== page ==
Myanmar government has also mentioned that the buffer zone refugees who are not registered in any camps are still receiving food and medicines from some “groups and organisations” and it is alleged by them that these refugees are being used to put international pressure on Myanmar.

Foreign Media Coverage:

The foreign media coverage in the last few months has also not been helpful in the smooth repatriation of the refugees and has only resulted in building up of fear and insecurity among the refugees. One such report was of Associated Press of February 1st that documented the discovery at Gu Dar Pyin Village in Buthidaung Township of mass graves containing the bodies of Rohingya villagers.  The Government has denied the existence of such “mass graves.”

Such reports have also driven the Tatmadaw to be defensive and perhaps for the first time it has admitted of killing 10 Muslims at Inn Din village on September 2nd last year.

Government Assets Outside the Country Vulnerable:

Amidst all these, there is growing concern within Myanmar of the possibility of foreign terrorists who will surely try to exploit the situation by launching attacks in coordination with the radical elements within the country.  The country’s assets outside including their embassies and other entities will have to beef up their security and vigilance in the face of increased attention about the alleged atrocities on the Muslims inside Myanmar. In view of the international condemnation of Myanmar’s handling of the cirisis, more attacks by the ARSA elements who are still around among the refugees and inside cannot also be ruled out.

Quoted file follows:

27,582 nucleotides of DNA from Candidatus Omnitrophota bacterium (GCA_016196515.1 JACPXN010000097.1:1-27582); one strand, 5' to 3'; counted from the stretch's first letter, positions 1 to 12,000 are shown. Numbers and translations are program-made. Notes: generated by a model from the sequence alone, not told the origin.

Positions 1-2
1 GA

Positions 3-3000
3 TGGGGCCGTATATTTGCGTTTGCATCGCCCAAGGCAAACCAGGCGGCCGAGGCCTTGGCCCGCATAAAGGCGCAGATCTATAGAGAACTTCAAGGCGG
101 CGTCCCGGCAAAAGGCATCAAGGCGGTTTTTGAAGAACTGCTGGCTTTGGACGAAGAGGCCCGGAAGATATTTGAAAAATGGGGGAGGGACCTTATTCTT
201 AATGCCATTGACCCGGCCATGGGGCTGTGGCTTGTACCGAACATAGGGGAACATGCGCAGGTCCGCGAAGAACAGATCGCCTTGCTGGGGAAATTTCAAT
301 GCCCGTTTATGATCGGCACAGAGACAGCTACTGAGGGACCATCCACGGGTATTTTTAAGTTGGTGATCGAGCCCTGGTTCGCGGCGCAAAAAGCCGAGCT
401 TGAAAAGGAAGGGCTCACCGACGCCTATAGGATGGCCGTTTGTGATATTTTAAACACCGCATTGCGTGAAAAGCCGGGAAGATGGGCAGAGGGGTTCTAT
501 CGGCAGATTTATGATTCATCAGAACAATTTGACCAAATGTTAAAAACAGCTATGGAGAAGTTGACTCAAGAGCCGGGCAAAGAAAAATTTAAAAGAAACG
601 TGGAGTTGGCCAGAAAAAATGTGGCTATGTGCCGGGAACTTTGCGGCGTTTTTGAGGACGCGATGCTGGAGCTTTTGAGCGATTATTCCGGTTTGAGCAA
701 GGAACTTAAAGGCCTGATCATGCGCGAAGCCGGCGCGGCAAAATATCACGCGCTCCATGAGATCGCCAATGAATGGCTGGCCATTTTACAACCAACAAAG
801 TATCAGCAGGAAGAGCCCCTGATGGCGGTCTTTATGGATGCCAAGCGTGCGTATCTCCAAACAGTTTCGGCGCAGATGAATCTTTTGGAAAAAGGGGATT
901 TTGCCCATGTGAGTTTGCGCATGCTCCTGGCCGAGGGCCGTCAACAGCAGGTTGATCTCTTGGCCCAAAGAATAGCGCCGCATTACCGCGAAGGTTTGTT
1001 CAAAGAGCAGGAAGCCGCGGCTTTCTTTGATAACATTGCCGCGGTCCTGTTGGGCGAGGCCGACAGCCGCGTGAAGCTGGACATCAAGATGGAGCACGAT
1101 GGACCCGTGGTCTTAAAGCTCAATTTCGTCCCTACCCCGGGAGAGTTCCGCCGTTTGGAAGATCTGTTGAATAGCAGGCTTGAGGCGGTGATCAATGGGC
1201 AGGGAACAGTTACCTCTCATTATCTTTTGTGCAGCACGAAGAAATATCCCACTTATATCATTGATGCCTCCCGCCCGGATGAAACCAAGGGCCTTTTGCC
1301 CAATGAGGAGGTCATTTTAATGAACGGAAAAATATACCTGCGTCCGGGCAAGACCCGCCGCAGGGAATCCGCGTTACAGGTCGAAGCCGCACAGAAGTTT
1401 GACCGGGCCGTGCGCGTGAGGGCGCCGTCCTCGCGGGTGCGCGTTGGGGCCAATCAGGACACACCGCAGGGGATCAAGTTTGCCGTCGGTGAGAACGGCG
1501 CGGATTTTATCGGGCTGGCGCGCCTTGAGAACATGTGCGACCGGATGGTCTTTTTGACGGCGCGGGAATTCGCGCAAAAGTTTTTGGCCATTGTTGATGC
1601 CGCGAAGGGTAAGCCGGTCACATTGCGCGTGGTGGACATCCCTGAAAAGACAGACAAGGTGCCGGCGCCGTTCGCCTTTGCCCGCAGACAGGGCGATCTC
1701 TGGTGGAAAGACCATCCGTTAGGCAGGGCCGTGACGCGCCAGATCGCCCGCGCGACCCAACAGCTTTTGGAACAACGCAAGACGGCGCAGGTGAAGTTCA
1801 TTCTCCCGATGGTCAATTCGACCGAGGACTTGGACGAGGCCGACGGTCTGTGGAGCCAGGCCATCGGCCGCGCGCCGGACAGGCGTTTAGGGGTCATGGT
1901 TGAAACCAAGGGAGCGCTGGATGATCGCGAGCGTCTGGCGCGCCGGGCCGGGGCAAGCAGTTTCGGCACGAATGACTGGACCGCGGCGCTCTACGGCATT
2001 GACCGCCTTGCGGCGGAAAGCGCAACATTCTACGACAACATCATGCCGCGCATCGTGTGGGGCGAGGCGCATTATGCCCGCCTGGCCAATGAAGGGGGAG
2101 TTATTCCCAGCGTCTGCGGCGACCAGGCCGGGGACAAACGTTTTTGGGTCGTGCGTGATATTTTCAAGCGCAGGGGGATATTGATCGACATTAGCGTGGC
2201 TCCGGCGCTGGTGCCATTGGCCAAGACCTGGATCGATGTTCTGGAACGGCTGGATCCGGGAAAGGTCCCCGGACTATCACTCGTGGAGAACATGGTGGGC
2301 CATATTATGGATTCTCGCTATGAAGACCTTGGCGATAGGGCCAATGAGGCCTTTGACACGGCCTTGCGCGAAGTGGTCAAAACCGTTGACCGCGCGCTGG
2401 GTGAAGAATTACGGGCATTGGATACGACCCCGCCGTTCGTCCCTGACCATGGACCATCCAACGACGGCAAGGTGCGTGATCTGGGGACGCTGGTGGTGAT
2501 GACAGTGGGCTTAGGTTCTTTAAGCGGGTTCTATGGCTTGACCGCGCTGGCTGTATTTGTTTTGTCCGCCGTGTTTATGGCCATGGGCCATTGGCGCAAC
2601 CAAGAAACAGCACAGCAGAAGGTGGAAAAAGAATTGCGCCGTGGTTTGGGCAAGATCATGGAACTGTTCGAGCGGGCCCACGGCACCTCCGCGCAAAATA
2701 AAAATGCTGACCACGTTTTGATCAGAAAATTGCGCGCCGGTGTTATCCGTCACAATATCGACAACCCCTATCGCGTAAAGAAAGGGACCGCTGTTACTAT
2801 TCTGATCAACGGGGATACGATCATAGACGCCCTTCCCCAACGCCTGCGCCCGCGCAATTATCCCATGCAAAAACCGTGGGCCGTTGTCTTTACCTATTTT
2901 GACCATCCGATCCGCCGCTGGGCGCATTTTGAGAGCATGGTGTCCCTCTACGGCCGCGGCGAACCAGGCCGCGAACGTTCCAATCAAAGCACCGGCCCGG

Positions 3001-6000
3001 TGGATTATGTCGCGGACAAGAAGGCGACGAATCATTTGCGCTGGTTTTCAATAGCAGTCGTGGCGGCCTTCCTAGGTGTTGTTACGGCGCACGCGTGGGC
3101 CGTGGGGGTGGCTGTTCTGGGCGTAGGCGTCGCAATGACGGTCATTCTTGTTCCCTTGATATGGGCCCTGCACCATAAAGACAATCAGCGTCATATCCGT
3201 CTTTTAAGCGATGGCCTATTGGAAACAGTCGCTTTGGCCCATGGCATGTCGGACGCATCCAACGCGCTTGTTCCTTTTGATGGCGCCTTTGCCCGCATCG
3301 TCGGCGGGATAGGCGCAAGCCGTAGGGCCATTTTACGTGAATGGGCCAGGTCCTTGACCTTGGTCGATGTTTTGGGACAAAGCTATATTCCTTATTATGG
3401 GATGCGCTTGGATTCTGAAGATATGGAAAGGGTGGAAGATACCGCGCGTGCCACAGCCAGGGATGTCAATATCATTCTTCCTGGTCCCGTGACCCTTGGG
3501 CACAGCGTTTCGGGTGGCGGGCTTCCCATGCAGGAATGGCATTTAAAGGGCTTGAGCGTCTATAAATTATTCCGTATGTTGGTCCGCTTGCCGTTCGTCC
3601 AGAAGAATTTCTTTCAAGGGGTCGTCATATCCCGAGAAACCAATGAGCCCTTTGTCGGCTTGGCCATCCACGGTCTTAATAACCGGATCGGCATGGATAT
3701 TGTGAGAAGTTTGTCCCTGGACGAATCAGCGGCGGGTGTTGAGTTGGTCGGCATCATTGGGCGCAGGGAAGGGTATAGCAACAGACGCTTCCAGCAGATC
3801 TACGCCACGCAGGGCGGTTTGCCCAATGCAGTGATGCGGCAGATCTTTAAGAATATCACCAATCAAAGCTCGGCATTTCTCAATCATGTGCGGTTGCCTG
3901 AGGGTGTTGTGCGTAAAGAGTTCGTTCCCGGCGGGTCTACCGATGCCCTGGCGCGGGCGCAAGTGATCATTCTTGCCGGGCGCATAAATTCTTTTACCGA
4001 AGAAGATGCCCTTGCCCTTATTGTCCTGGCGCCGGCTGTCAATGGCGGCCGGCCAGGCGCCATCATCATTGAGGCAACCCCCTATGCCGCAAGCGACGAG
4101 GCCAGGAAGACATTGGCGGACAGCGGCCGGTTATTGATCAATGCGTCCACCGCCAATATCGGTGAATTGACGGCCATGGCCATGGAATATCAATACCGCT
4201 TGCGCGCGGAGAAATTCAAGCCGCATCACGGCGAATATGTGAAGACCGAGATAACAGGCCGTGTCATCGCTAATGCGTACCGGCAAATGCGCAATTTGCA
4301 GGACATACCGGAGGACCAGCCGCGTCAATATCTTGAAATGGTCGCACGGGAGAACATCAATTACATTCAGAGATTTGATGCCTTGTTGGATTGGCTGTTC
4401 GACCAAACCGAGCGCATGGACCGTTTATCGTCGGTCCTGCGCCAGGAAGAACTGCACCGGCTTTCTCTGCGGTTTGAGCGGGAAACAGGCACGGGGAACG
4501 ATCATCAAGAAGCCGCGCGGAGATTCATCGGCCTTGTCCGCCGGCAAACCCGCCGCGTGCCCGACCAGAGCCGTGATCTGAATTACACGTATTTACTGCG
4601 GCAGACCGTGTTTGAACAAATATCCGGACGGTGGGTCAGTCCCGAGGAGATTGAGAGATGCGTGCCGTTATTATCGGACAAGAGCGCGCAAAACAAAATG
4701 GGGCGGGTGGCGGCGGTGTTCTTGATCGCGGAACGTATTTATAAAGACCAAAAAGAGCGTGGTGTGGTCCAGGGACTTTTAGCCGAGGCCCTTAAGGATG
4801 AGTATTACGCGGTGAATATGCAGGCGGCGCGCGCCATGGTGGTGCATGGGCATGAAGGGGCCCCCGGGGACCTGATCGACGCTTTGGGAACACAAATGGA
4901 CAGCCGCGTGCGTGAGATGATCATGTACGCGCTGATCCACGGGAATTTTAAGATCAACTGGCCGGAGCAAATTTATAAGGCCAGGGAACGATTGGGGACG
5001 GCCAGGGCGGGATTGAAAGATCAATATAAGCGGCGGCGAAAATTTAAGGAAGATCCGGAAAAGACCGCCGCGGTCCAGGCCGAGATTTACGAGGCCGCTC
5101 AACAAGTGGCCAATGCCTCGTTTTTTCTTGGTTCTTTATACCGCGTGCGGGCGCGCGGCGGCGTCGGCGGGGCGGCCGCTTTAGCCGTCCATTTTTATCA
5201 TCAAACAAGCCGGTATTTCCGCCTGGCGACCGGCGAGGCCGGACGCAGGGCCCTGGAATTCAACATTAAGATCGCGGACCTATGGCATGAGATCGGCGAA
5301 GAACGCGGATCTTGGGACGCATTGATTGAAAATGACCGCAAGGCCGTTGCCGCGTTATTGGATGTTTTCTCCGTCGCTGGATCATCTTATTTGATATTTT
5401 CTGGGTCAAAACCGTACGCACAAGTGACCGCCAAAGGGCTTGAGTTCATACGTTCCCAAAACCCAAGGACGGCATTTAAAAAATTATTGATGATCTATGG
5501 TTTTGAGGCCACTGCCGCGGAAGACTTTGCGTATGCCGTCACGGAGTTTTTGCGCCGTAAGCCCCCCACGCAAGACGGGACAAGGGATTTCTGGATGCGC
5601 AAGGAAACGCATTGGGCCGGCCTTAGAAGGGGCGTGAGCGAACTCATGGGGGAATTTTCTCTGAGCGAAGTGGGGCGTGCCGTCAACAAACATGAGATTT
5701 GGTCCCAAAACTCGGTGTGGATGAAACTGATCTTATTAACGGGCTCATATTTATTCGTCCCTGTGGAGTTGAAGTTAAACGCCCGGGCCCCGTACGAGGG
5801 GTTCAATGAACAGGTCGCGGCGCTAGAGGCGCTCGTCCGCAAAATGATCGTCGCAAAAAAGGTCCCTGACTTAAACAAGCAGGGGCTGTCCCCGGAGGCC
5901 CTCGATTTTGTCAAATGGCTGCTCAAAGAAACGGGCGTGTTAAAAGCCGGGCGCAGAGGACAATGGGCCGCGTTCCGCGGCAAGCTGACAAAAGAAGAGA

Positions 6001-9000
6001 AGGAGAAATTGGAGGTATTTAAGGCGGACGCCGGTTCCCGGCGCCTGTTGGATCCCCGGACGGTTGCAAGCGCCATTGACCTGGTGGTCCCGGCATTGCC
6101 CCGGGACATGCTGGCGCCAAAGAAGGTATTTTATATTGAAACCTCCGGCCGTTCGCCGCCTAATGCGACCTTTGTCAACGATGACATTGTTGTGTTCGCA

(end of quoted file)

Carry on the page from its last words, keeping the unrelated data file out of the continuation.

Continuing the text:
In conclusion we could make the following observations:

1.  Repatriation of Rohingyas from Bangladesh back to Myanmar is not going to be an easy task and may take many years if at all that happens.

2.  The issue that should have been settled bilaterally between Myanmar and Bangladesh has now  acquired international dimensions and this has only complicated the issue.

3.  The possibility of renewed attacks by the ARSA or of attacks of international terrorists in coordination with radical elements within the country cannot be ruled out either.

4. It is not surprising that the Bangladesh Government has built up regular permanent structures in a newly formed island from the sediments carried by the rivers to house over 100,000 refugees from Myanmar.